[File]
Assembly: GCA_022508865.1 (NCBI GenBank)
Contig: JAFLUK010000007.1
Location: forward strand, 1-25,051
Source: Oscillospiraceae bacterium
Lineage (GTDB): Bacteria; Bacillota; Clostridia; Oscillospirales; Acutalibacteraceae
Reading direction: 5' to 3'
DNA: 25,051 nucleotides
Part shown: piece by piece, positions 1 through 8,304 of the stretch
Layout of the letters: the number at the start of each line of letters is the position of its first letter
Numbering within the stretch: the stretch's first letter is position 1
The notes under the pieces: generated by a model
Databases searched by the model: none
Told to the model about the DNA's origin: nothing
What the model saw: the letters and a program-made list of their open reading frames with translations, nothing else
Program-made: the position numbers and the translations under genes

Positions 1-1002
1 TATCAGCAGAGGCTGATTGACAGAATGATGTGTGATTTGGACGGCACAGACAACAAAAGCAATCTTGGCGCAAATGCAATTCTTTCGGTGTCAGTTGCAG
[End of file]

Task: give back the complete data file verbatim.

Assembly: GCA_022508865.1 (NCBI GenBank)
Contig: JAFLUK010000007.1
Location: forward strand, 1-25,051
Source: Oscillospiraceae bacterium
Lineage (GTDB): Bacteria; Bacillota; Clostridia; Oscillospirales; Acutalibacteraceae
Reading direction: 5' to 3'
DNA: 25,051 nucleotides
Part shown: piece by piece, positions 1 through 8,304 of the stretch
Layout of the letters: the number at the start of each line of letters is the position of its first letter
Numbering within the stretch: the stretch's first letter is position 1
The notes under the pieces: generated by a model
Databases searched by the model: none
Told to the model about the DNA's origin: nothing
What the model saw: the letters and a program-made list of their open reading frames with translations, nothing else
Program-made: the position numbers and the translations under genes

Positions 1-1002
1 TATCAGCAGAGGCTGATTGACAGAATGATGTGTGATTTGGACGGCACAGACAACAAAAGCAATCTTGGCGCAAATGCAATTCTTTCGGTGTCAGTTGCAG